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Thoughts on the International Alcoholics Anonymous Convention in Penang

Recently I attended an international AA (Alcoholics Anonymous) Convention – the first of its kind in Penang. You don’t have to be an alcoholic to go an AA meeting as they are open to all. As they should be, because very few of us are untouched by addiction, not only to alcohol, but to a variety of substances and activities including drugs (legal and otherwise), gambling, and food. Even if we are not addicts ourselves, the chances are extremely high that someone in our extended group of family and friends is. It affects every race and culture, the highest and lowest, rich and poor, highly educated and totally illiterate, old and young alike. But it is rarely talked about. Addiction is not only life-shortening, it is one of the silent destroyers of the spirit of life.

I chose the word “spirit” quite deliberately because the Swiss psychologist who was the genesis of AA recognised that the addict who reached for the spirit in the bottle was actually searching for spiritual meaning – or in more 21st century terms – a personal answer to the question of existence. Up to this point, alcoholism had been considered an incurable disease and a moral weakness. It was the genius of Carl Gustav Jung (who also gave us such valuable notions as the collective unconscious, the shadow self, and the animus and the anima) to suggest to several alcoholic patients that only a spiritual experience could save them from being committed to an asylum for the rest of their lives. The result was AA, which is open to people of all religious persuasions (and those of none), and in the seventy years since its inception, it has spread around the globe, bringing hope and sobriety to untold millions. Yet, sad to say, many more people have died as a result of their addictions.

I found it deeply refreshing to be amongst this group of recovering addicts. In fact, they are the most alive, caring, and thoughtful people you could wish to meet. It is a sign of Penang’s coming of age as a city that such a convention could take place here and be so well attended by not only people living in Penang, but also from overseas.

 

The Recent George Town Festival

There was spiritual experience of another kind on offer at the recent George Town Festival. Kerala–born theatre director Roysten Abel, who brought us the stunning The Manganiyar Seduction two years ago, was back with a moving and subtle new production – The Kitchen. Twelve mizhavu (traditional barrel-shaped drum) musicians from Kerala drummed hypnotically on a set shaped like a huge cooking pot. The lighting was focused on their hands in such a way as make them look almost magical. At the front of the stage a man and woman cooked the traditional aromatic dessert payasam, which was served in small portions to the entire audience after the show – a sort of secular communion. The drama gave us direct experience of four of the five senses, with only physical touch being absent.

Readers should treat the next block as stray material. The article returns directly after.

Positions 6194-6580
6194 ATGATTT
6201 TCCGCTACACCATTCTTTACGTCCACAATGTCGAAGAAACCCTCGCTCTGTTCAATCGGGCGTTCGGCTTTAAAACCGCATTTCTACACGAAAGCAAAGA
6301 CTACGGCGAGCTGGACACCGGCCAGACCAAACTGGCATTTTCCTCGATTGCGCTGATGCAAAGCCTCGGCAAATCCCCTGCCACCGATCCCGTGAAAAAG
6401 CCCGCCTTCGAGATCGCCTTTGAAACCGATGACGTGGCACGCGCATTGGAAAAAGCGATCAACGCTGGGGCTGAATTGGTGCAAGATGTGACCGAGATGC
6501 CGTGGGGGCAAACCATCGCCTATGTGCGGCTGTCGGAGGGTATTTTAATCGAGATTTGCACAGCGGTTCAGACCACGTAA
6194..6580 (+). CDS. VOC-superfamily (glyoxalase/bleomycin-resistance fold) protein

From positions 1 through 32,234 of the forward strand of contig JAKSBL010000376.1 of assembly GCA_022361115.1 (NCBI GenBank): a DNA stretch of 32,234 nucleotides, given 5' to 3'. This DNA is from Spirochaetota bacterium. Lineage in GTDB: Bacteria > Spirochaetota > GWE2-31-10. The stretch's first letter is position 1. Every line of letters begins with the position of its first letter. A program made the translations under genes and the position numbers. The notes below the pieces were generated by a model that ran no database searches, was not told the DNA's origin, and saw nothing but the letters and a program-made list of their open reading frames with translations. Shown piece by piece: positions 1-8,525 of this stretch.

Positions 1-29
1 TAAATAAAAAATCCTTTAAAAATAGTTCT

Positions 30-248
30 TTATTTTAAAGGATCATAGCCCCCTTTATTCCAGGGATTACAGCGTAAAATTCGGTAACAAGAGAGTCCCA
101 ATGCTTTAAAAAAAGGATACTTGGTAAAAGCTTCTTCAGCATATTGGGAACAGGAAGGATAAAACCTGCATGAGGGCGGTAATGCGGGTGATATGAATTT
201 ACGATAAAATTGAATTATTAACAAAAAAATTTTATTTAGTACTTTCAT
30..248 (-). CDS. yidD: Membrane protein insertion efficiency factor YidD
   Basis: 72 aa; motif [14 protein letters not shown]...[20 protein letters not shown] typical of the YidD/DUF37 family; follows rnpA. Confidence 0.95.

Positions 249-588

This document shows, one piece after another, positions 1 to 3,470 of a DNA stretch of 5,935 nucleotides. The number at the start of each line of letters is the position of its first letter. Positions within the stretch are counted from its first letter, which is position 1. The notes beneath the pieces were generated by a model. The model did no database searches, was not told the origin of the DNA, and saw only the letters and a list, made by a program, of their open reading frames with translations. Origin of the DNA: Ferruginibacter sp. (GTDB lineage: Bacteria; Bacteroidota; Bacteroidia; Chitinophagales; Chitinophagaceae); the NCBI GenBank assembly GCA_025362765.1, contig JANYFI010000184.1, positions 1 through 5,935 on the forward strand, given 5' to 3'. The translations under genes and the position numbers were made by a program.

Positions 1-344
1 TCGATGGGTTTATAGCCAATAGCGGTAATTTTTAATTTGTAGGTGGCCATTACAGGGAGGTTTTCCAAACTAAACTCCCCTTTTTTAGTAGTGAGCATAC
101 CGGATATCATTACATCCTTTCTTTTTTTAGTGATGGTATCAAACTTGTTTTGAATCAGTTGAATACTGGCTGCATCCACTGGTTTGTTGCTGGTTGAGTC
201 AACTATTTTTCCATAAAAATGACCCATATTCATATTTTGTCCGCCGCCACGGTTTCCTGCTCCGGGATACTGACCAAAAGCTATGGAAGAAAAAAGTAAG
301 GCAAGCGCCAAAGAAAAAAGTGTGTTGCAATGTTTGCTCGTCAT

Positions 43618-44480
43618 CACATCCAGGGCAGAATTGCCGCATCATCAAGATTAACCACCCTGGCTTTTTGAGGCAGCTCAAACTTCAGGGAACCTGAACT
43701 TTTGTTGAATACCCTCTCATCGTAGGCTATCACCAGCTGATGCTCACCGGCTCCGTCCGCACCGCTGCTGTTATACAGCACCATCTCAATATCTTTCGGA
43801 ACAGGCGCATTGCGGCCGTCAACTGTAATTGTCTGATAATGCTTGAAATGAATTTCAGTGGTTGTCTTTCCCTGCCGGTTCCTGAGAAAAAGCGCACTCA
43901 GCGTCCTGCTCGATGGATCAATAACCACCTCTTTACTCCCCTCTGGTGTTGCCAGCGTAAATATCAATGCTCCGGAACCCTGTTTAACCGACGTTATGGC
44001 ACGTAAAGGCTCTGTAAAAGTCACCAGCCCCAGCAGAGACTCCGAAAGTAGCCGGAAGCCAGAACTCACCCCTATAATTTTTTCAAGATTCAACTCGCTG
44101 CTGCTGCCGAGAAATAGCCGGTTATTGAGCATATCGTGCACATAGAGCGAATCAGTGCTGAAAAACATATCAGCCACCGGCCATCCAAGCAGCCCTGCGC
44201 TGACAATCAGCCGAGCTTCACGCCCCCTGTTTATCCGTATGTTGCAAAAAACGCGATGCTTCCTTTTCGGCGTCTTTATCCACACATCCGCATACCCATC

The Kitchen explores the process of life itself as we cook ourselves in relationships and the inspiration was the Sufi (a mystical branch of Islam) poet Rumi. “When I visited his kitchen in modern-day Turkey,” Abel recounts, “I noticed that cooking was happening in various planes. First there was the literal act of cooking where food was getting cooked, second there was the cooking of the self that was happening with Rumi’s followers and novices.” The man and the woman silently act out all the ups and downs of relationship as they endure and develop their lifelong partnership – anger, love, lust, boredom, disillusion, intimacy – as they prepare their huge vats. Abel also credits one of Rumi’s poems as the inspiration for The Kitchen. It’s about a chickpea that almost leaps out of its boiling pot and complains to the cook who replies, “Don’t you try to jump out. You think I’m torturing you. I’m giving you flavour, so you can mix with spices and rice and be the lovely vitality of a human being.”

We think we come to Penang to eat and, of course, we do – it’s not the food capital of Asia for nothing. We enjoy the heritage buildings, and the festivals, the multi-cultural vibrancy, and the friendly people, but rarely do we think how the spirit of Penang is changing us. And yet it does in all sorts of ways. As we mix with local spices and rice here we have the chance to develop our own unique vitality. A sobering thought.

AA Penang: www.aapenang.com Helpline +6016.404 8582 • Meetings on Mon, Thurs, Fri, Sat 7:30pm @ The Lighthouse, next to the Citadel, Penang Rd

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Source: The Expat Magazine October 2014

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